It goes all the way back to when I was 13 or 14, taking home ec in junior high. Even though all my girlfriends were in the class with me, and it was only for a term (we alternated to woodshop, which was okay...I made the cutest mouse-shaped cheeseboard for my mom which she still has, and then cooking class, which I also hated, but mostly because the teacher was so awful. She stood over your freshly baked and just-removed-from-the-oven brownies and scratched her dandruffy head RIGHT OVER THEM. *shudder*)
My sewing skills are only what you'd call serviceable. They certainly aren't PRETTY and I wouldn't offer them to anyone who didn't need just a button sewn back on or a seam whipped shut again. In 7th grade sewing class we had to make an apron if I remember correctly, and I probably don't since I've blocked out most of the trauma. Mine was offwhite, with a brown and orange (hurray for the 70s!) trim. I don't think I even finished it, although it might still be stuffed in the bottom of a bag somewhere in the back of one of my mom's closets.
In 9th grade, I was invited to homecoming by a very skinny curly-haired boy named Larry. I have only known 3 men named Larry in my life. None of them have made a very good impression. I said yes partly because I didn't know what else to say and partly because my girlfriends were all going and what if this was my only chance? And I made my dress. With a LOT of help from my mom. In fact, if memory serves, she pretty much finished the thing because god knows if I had been the one really responsible for it, I'd probably still be sewing now. I had only myself to blame for the pattern and the fabric, however. And the hair. OMG the hair! Pre-Barky horror! I remember the dress, but I have zero memories of that homecoming dance. And it was the only one I ever went to, so it seems a waste.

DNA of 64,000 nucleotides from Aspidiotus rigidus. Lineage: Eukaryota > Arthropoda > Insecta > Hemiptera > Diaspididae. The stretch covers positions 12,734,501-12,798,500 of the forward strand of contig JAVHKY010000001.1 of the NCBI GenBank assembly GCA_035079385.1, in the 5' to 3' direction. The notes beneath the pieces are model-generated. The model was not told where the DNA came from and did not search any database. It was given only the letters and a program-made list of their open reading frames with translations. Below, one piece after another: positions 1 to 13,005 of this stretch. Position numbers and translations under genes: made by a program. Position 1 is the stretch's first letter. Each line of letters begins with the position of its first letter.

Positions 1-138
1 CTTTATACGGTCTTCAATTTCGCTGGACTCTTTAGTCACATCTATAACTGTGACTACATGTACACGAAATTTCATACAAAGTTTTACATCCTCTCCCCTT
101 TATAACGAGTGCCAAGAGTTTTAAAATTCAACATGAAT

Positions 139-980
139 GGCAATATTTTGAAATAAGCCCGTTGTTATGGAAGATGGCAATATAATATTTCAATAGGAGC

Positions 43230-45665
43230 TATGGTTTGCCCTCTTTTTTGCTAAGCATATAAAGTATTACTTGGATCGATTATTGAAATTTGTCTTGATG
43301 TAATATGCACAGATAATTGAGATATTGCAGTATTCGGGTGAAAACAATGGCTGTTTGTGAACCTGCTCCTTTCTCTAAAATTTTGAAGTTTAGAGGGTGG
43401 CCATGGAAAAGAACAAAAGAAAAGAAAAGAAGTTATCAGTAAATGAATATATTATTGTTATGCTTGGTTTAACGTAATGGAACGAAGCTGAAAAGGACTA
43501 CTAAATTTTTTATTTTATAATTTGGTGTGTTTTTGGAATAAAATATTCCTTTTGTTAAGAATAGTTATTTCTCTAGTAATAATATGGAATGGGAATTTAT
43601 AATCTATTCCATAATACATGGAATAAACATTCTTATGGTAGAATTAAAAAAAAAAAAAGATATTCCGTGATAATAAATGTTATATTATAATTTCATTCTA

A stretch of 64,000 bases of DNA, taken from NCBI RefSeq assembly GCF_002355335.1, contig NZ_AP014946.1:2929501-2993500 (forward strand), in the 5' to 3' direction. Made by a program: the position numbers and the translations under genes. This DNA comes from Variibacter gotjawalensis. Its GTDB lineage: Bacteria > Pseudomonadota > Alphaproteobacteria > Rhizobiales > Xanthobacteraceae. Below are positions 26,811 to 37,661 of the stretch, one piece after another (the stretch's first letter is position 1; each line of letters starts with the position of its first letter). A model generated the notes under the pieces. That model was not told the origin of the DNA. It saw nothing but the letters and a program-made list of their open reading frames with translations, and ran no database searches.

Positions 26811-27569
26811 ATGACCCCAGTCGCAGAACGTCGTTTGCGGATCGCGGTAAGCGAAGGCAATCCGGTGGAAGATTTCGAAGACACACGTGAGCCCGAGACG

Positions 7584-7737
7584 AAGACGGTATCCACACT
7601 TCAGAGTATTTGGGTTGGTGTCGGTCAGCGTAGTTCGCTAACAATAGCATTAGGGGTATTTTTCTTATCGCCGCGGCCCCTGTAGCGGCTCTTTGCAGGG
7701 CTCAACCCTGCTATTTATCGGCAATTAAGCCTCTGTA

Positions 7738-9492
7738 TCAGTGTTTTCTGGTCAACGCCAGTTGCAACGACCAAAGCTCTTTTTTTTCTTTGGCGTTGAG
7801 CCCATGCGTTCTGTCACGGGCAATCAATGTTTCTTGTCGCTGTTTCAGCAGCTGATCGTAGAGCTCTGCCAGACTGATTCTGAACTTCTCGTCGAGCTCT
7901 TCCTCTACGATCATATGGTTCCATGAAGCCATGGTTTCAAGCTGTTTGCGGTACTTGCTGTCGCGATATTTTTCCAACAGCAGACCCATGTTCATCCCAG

But my mom did manage to teach me the fastest, easiest way to thread a needle (I can thread a needle faster than just about anyone I know), and how to put quick knots into the end of the thread and how to sew through the ending loops to keep the end tight to the cloth instead of unraveling. I know the right way to put the needle in and under and through so that it comes sliding out right over the top (instead of under...ow!) of my thumbnail, but my stitches are messy and uneven since 1) I'm left-handed and it appears I'm actually sewing backwards somehow, and 2) I never practice because well, I HATE sewing. Even though I did crewel embroidery for years as a teenager, I outgrew the patience it requires and gave it up long ago.
People who sew, who quilt, who can run a sewing machine without ending up wrapped in a massive snarl of thread, are nothing short of amazing to me. I know it's an acquired skill like any other, but to actually do it because you like it? and do it well? Wow.
My mother-in-law sewed the curtains for all our bedrooms, the computer room, our kitchen and the playroom. She regularly sews little loops on jackets and hand towels for us, and has hemmed pants for me on request. As I stated above, the most I manage is returning buttons to their proper homes and occasionally fixing a seam. So I was a little daunted to be handed a treasure by my tearful daughter this evening. The penguin which she had SEWN HERSELF during daycare when she was 5 years old was coming apart at the seams...ALL OF THEM, and was in danger of losing both of his corduroy wings. "Hrm," I said, thinking uh oh, this one calls for farmor...when I looked up again and saw her sad face. "Okay honey," I soothed, "I'll fix it. Go back to bed."
Karin made the entire penguin herself, from scratch. She cut him out, stuffed him, sewed him up, added his blue cap and wings, sewed on a pocket and button eyes and button buttons. She cut out and sewed on a closeable orange beak. He has red stitching all the way around his body, big loopy stitches that are nonetheless sewn with obvious care and love.
So I sewed him up, using a thread that matched his body so you can't see MY stitches, only hers. I had to thread 3 needles to finish him up, all the way around, re-attaching his wings and tightening up all the seams. And then I knotted the last knot and cut the end off and went and tucked him into bed with her and smiled as her hand tightened around his cloth torso and her whole body relaxed. It was totally worth the three times I accidentally stabbed myself with the needle.
Cracking Me Up: Christmas with Clint